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Ordnance Survey Letters by John O'Donovan and Eugene Curry, 1839

Parish of Clonloghan (a)

The Parish of Clonloghan, in the Barony of Bunratty Lower and County of Clare, is bounded on the north by the Parishes of Toomfinlogh and Kilnasoola, on the east by the Parish of Drumline, on the south by the Parish of Drumline and the River Shannon, and on the west by the Parishes of Kilconry and Killmalyry. See Name Book.

The proper Irish name of this Parish is Cluain-Lócháin, which literally means the Cloon of the Chaff, but whether Lochan here means a small lake or a man’s name, I know not. There is a Church and Parish of the name of Rath-Lochain near Johnstown, in the Barony of Galmoy, County of Kilkenny, but there is no Saint of the name of Lochan mentioned in the Irish Calendar, tho’ there are several of the name of Loichein to be found in, but none of them in connexion with Clonlochain.

Of the old Church of Clonlochan the east gable and about fifteen feet in length of the side walls attached to it, together with about fifteen feet in length of the north wall, near the west end only remain to the full height. This last part mentioned appears to be a great deal older than the rest. The length was fifty three feet and breadth fourteen feet two inches.

There is a small quadrangular window in the south side within three feet of the east gable, measuring three feet one inch in height and two feet one inch in breadth on the inside; two feet six inches in height and four and a half inches in breadth at top and five and a half inches at bottom on the outside.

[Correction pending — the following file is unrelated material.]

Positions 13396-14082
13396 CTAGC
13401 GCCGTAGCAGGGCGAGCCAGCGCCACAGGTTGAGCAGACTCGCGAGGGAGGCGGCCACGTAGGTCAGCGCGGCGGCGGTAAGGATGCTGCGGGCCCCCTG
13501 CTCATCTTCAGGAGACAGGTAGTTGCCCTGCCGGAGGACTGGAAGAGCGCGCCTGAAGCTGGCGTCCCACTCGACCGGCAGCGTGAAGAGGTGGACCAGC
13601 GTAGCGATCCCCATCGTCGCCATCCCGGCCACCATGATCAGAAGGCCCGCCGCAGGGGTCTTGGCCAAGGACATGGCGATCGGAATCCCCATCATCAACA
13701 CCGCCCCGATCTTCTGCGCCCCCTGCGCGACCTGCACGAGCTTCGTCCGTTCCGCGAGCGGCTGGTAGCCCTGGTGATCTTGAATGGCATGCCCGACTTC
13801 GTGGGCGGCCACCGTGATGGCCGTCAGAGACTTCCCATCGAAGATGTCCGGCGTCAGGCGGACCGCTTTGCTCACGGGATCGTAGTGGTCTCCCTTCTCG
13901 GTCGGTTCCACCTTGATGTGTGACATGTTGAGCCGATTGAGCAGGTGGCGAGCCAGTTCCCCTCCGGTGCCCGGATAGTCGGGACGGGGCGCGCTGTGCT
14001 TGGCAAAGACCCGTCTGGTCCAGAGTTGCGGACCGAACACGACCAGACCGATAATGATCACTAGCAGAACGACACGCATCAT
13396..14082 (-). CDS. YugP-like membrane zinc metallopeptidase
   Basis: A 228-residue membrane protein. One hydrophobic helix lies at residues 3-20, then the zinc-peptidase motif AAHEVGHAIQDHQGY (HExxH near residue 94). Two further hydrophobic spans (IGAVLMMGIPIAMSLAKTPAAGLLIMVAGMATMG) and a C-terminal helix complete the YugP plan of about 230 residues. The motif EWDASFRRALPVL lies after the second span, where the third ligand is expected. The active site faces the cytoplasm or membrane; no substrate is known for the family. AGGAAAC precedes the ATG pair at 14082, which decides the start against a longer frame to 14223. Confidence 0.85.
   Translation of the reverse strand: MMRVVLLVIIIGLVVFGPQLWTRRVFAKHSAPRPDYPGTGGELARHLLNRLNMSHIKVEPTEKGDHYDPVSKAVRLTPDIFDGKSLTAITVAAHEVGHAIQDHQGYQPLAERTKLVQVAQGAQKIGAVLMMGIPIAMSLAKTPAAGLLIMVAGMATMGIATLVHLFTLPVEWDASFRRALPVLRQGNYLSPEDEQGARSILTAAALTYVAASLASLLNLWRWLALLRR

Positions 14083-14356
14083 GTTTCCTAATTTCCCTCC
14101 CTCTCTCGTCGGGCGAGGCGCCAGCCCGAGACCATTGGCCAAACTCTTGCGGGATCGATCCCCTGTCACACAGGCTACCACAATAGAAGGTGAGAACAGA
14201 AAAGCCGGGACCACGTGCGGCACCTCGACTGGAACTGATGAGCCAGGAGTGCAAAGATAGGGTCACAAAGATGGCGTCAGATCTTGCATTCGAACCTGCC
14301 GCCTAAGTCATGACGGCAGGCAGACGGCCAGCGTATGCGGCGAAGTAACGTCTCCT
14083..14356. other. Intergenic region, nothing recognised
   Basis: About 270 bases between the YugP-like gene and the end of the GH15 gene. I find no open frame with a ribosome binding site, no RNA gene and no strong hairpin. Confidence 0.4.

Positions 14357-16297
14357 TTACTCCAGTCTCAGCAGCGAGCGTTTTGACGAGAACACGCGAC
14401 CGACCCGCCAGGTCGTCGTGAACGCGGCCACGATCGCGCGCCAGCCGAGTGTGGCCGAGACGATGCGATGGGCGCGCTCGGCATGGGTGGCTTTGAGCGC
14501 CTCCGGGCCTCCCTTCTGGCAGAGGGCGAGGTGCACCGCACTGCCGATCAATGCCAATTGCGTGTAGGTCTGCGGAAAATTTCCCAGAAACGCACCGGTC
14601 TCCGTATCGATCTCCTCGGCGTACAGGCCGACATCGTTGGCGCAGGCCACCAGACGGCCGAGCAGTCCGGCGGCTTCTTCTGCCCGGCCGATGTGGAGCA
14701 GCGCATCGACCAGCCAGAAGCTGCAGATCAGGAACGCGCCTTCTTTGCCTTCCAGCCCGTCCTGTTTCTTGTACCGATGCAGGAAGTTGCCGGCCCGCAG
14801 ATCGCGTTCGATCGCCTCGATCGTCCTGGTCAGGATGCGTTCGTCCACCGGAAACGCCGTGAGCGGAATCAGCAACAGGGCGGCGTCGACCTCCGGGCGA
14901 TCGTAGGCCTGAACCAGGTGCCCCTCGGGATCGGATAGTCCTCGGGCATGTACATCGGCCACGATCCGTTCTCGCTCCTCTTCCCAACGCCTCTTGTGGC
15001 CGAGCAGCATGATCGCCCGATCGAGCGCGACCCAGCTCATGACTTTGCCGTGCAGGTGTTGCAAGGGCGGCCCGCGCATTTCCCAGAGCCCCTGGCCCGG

The window in the east gable is quadrangular on the inside, but so covered with briers that it could not be measured, but it is about four feet six inches high and two feet six inches wide, semicircular in front and measuring three feet three inches in height and five and three quarter inches in breadth at top, and six inches at bottom.

Both the windows are built up in front of cut grit stone, apparently much older than the parts of the wall in which they are situated.

There is no Holy Well in the Parish nor anything commemorative of a Patron Saint.

They shew the site of an old Castle about fifteen perches east of the Church in the same field. This Castle is mentioned in the College List of Castles as the Castle of Cloynloghan, belonging to Donogh Maglanchy.

I have now come to the end of the description of the Parishes of Clare.

                                                                                                 Your obedient servant,
                                                                                                              Eugene O’Curry.

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                                                                                                                 7th December 1839.

Dear Sir,
Please to read the following notices and let me have your opinion on what I have said about the Towers, Kincora, Aileach, etc.